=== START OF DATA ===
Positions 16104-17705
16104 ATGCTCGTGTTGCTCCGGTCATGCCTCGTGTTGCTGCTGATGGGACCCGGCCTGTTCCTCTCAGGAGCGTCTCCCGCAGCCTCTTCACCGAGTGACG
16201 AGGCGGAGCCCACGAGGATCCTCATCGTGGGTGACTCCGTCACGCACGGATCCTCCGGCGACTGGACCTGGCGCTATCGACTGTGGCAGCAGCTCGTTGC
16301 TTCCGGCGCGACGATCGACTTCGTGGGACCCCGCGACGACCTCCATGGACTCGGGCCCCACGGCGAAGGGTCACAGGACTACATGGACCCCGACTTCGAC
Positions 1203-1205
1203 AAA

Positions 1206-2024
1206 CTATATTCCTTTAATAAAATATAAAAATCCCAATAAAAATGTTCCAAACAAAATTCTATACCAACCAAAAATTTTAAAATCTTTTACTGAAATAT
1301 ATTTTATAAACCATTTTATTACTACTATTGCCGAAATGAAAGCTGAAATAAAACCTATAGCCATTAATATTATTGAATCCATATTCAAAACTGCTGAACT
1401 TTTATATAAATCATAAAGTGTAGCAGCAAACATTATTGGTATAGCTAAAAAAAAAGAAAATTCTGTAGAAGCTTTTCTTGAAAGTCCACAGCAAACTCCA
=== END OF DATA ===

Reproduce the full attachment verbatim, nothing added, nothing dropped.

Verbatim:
Positions 16104-17705
16104 ATGCTCGTGTTGCTCCGGTCATGCCTCGTGTTGCTGCTGATGGGACCCGGCCTGTTCCTCTCAGGAGCGTCTCCCGCAGCCTCTTCACCGAGTGACG
16201 AGGCGGAGCCCACGAGGATCCTCATCGTGGGTGACTCCGTCACGCACGGATCCTCCGGCGACTGGACCTGGCGCTATCGACTGTGGCAGCAGCTCGTTGC
16301 TTCCGGCGCGACGATCGACTTCGTGGGACCCCGCGACGACCTCCATGGACTCGGGCCCCACGGCGAAGGGTCACAGGACTACATGGACCCCGACTTCGAC
Positions 1203-1205
1203 AAA

Positions 1206-2024
1206 CTATATTCCTTTAATAAAATATAAAAATCCCAATAAAAATGTTCCAAACAAAATTCTATACCAACCAAAAATTTTAAAATCTTTTACTGAAATAT
1301 ATTTTATAAACCATTTTATTACTACTATTGCCGAAATGAAAGCTGAAATAAAACCTATAGCCATTAATATTATTGAATCCATATTCAAAACTGCTGAACT
1401 TTTATATAAATCATAAAGTGTAGCAGCAAACATTATTGGTATAGCTAAAAAAAAAGAAAATTCTGTAGAAGCTTTTCTTGAAAGTCCACAGCAAACTCCA